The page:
ST. LOUIS, MO (KTVI) - The battle between reverend Larry Rice and St. Louis city officials over homeless camps could wind up in court. City officials closed the latest camp in South City and arrested Rice earlier this week.
Now, the ACLU has entered the fight and says what the city did was illegal.
Reverend Rice himself says he`s considering suing the city.
We caught up with Rice yesterday after he was released from jail and returned to his New Life Evangelistic Center downtown.
Rice and three others were arrested Wednesday while they were setting up a camp on property they leased along I-44 and Vandeventer near the Botanical Gardens.
That camp was dubbed 'Integrity Village.'
City building inspectors condemned the camp because rice never got a permit.
This came after the city shut down the homeless encampments that Rice had developed along the riverfront including 'Hopeville.'
Now Rice and the ACLU are speaking out against what the city did at 'Integrity Village.'
"Well I`m going to be talking to my attorney quite closely about this. We're also going to be examining the fact that, you know, hey, we've leased a lot, the grass has to be mowed there. Are they going to arrest me if I mow the grass? If I don't, can they site us for that? I mean there's lots of issues on this whole thing,' said reverend Rice.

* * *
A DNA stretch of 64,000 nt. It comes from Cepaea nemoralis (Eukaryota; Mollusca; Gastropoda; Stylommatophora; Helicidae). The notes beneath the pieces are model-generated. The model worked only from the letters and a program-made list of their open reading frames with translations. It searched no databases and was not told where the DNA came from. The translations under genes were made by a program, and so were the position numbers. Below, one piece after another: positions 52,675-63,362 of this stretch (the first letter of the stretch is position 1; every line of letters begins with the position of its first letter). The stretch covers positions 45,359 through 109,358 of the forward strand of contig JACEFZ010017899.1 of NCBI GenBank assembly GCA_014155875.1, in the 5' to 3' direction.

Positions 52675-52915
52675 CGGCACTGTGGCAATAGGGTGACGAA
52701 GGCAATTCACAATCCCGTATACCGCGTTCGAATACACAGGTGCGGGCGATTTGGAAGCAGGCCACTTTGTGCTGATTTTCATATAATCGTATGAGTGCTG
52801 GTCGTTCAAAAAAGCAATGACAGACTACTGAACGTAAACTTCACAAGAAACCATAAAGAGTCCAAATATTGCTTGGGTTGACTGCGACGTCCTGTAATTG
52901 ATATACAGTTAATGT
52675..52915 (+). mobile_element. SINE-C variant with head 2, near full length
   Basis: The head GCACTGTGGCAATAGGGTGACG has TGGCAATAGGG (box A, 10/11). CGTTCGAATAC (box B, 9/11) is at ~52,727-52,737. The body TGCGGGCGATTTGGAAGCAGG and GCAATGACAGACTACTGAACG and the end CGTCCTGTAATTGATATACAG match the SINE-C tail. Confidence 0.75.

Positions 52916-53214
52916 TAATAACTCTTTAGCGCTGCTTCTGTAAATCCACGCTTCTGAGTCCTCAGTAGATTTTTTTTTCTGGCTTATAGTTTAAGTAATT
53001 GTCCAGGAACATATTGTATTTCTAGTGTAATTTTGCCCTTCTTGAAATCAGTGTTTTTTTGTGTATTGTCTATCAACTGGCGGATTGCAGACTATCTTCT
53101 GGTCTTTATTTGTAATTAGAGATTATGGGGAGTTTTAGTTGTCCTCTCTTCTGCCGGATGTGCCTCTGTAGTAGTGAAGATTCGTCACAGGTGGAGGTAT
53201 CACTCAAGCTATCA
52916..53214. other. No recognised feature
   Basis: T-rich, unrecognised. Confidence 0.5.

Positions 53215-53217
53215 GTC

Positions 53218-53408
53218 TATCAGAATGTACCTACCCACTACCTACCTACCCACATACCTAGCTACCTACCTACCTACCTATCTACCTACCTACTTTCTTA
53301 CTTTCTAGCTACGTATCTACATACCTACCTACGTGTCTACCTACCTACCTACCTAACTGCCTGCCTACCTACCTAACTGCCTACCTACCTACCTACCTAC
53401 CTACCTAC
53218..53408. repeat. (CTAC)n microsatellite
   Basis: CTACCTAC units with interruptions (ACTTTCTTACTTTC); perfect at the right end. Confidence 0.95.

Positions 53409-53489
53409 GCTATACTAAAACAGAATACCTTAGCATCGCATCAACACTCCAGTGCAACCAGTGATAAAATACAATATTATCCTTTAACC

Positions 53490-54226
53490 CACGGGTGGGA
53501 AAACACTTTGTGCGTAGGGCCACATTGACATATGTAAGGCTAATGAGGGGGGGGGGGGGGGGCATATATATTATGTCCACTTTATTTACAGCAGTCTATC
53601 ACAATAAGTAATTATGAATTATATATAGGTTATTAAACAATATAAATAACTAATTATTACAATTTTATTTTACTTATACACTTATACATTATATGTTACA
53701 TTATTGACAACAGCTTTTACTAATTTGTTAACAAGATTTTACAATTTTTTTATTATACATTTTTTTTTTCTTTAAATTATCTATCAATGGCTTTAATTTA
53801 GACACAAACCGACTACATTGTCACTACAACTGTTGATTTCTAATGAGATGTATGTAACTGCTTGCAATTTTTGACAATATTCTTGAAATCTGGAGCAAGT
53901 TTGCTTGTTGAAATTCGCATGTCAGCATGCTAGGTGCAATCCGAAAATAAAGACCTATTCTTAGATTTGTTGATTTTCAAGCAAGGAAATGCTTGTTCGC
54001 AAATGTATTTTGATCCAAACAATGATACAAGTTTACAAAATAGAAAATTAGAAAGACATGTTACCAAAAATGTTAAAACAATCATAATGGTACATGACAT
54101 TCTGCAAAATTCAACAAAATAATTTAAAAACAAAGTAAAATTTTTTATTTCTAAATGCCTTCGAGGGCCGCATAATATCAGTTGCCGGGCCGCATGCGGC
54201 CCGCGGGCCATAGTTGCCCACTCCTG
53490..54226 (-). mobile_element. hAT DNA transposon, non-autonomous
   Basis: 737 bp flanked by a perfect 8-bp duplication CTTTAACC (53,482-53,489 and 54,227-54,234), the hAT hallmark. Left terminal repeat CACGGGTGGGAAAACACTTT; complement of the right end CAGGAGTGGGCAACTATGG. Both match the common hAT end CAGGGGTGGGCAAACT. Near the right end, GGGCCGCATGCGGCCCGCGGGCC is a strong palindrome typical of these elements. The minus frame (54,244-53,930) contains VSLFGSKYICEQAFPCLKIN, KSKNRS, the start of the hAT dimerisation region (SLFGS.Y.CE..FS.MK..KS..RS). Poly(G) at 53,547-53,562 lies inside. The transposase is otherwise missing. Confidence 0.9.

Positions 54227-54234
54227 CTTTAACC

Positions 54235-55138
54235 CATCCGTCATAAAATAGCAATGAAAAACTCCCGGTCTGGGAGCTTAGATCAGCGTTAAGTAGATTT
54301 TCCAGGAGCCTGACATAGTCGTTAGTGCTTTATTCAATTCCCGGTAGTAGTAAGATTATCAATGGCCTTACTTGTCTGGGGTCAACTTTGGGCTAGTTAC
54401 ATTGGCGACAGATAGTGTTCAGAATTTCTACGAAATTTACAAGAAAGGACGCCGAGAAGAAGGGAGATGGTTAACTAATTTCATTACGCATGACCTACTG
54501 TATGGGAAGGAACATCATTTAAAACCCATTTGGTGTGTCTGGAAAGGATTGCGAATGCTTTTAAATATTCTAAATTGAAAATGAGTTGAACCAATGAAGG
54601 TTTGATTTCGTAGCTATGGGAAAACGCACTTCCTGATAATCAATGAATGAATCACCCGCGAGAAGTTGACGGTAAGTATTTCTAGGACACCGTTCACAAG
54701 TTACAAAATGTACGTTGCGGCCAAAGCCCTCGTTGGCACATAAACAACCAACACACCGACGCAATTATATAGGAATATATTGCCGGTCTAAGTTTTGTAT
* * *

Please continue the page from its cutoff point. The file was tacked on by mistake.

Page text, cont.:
John Chasnoff, the ACLU Program Director, added, "If the city has a legitimate reason to break up the camp, then it should state what that reason is, and should have some legal basis for what the reason, and then it can act on the law. But our concern here is that um, no real clear reasons were given.'
Kara Bowlin, Mayor Francis Slay's press secretary, released a statement last night saying, "The city acted legally, in the best interest of the neighborhood, and most importantly, in the best interest of the homeless people. Encampments are not humane places to live."
Rice says he`s meeting in a week with up to 100 ministers on the homeless camp issue.
Rice tells us if he files a lawsuit, it would likely be in federal court within 30 days.